Five Steps to Better Boards of Directors

By Susie Stephens, Thunderhead Alliance


1. Assess your strengths and needs.

The Board of the 21st Century is a learning board. That is, it is a team that learns from its successes and mistakes. A learning board always looks to be more efficient and more effective. Start by listing Board strengths: What do you have going for you? Then ask yourselves what the perfect Board would look like?


By doing both of these things, you can develop a strategy to improve your Board without losing the good qualities you have. Board consultants now advise that there is no perfect model for a Board of Directors. You need to determine for yourselves what works best and how to make the most of your strengths.


2. Take recruitment seriously.

A good Nominating Committee—perhaps better called a Governance Committee—will meet regularly to identify, cultivate, recruit, orient and education board members.


Books and board development workshops offer a variety of Board Skill lists: things like marketing, media, fundraising, etc. Though this is useful it is only part of the picture. Always keep in mind that product is as important as process. While it is important to be representative of your constituency (geographic, gender, economic, cultural, other), it is also important to have a talented and effective group—a group that works together well.  Take the time to really look at potential board members. Check references.


3. Create an orientation process.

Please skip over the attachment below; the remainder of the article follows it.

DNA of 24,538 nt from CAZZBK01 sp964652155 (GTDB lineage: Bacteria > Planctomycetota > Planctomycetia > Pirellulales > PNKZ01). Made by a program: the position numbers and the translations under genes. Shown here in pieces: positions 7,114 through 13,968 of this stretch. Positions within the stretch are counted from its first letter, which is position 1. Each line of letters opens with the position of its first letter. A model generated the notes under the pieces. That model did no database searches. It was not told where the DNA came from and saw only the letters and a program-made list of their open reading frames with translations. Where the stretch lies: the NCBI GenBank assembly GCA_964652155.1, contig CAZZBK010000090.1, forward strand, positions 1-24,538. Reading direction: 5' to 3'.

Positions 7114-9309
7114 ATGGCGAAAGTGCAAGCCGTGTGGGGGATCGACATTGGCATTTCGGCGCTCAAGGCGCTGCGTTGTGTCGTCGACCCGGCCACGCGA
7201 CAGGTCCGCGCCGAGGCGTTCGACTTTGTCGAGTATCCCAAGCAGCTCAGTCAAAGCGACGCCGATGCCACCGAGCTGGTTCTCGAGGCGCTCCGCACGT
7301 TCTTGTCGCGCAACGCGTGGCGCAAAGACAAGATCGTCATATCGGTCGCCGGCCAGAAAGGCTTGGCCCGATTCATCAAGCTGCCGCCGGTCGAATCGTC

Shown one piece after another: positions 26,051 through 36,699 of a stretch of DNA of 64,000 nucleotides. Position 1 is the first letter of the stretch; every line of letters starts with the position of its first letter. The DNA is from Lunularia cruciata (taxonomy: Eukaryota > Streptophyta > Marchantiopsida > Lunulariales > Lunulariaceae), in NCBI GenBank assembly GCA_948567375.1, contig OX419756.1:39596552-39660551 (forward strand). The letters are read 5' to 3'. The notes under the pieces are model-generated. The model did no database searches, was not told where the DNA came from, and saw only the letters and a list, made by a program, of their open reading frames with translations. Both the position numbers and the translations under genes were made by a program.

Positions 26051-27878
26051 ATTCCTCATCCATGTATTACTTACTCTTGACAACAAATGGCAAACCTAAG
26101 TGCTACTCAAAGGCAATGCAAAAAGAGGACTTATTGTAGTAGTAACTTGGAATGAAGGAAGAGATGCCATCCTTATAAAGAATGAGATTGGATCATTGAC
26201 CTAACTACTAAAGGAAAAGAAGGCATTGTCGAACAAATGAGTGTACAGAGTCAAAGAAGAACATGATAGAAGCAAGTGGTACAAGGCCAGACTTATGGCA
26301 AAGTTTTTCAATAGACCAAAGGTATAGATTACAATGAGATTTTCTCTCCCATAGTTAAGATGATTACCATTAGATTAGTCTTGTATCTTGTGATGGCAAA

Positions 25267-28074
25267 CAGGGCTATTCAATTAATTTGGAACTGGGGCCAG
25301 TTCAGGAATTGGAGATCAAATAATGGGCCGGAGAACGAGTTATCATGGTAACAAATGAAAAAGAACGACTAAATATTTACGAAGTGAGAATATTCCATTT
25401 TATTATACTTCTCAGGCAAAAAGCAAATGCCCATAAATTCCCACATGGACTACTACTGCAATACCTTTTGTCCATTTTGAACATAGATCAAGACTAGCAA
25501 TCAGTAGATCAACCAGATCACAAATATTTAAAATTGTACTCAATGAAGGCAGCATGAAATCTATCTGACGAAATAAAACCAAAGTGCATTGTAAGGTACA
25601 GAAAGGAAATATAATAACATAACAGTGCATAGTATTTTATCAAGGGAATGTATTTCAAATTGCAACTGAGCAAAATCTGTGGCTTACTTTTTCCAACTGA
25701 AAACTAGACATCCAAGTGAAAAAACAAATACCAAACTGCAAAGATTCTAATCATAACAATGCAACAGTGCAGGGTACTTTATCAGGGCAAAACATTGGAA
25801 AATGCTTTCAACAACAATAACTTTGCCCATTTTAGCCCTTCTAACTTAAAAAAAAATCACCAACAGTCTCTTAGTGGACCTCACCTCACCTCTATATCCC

First impressions last a long time. Welcome new board members warmly. Give new Board members a complete picture: where the organization is today and where it wants to go. Also, provide basic instructions in how the board does its job and what is expected, and why. Consider a Board mentorship. That is, team up new Board members with longer standing Board members. This creates relationships and continuity of organizational culture.


4. Develop a meaningful committee and decision-making structure.

Does your organization have standing committees? How many? Does your organization create ad hoc committees to deal with issues? Are committees open to people beyond the Board? How do committees make decisions and give input to the Board? Do you miss opportunities because it takes to long to make decisions? Is there consistency in your decision-making?


These things should be evaluated regularly. It would be nice if there were one model that works for every organization. Unfortunately, this isn’t the case. Look to organizations that are doing good work. Find out how they function. Try things. Evaluate what you try. Again, identify your strengths before you make changes in decision-making.


5. Emphasize teamwork and opportunity.

People join boards for 3 reasons: 1) because they care about the issue, 2) to learn new things, and 3) to be part of a community. To attract and keep good board members, determine which one, or combination of the three, each individual is looking for. Make sure Board members feel like they are making a difference, have opportunities to expand their skills (budget for training for board members), and feel included and appreciated.


Teamwork is key. Look to create a board that isn’t hobbled by inefficient or unproductive procedures or distracted by trivial issues that will have little impact on its ability to achieve the organization’s vision. Personality is important—everyone must be a positive contributor. Don’t fall under the misconception that you should keep a board member who undermines the enthusiasm and teamwork of the Board just because he or she has money, knowledge or connections.